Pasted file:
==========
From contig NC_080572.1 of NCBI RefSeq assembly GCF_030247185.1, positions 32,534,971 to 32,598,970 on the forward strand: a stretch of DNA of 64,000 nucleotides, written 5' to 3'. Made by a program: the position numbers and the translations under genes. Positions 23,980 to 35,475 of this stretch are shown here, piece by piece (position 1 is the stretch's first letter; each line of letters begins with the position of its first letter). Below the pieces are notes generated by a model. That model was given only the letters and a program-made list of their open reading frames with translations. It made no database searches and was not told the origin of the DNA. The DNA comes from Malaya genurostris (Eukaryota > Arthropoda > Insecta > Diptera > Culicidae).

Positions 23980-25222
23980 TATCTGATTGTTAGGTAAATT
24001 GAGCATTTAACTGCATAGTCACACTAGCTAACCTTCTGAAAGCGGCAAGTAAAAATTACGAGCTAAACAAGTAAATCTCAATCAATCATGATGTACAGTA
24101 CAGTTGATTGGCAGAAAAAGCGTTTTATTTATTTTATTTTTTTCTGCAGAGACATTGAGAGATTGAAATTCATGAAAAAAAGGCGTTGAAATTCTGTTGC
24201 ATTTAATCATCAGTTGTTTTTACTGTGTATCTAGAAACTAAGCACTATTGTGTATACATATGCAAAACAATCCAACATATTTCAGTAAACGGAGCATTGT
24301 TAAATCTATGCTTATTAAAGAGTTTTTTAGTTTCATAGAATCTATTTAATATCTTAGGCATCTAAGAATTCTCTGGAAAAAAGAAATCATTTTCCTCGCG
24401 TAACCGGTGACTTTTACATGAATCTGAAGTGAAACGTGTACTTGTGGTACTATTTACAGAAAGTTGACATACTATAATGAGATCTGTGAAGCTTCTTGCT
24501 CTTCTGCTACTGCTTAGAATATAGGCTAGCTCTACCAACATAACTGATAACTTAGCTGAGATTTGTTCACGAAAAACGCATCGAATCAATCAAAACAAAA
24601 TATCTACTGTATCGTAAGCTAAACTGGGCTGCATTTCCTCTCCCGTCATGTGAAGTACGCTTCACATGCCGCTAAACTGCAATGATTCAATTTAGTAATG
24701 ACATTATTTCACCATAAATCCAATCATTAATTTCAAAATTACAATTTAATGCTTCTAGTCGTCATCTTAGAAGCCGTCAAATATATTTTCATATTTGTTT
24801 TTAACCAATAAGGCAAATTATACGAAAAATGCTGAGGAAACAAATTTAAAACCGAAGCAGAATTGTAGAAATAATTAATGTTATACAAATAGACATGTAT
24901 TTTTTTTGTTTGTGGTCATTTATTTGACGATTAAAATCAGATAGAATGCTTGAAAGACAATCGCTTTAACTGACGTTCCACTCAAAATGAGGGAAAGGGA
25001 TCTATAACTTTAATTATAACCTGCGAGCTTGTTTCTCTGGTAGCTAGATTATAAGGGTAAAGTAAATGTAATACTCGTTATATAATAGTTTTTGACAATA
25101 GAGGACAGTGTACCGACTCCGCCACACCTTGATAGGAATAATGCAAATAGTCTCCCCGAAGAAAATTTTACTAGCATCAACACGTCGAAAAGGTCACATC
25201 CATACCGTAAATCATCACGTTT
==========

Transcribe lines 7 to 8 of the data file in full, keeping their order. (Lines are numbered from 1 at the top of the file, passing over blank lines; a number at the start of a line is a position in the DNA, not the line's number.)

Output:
24301 TAAATCTATGCTTATTAAAGAGTTTTTTAGTTTCATAGAATCTATTTAATATCTTAGGCATCTAAGAATTCTCTGGAAAAAAGAAATCATTTTCCTCGCG
24401 TAACCGGTGACTTTTACATGAATCTGAAGTGAAACGTGTACTTGTGGTACTATTTACAGAAAGTTGACATACTATAATGAGATCTGTGAAGCTTCTTGCT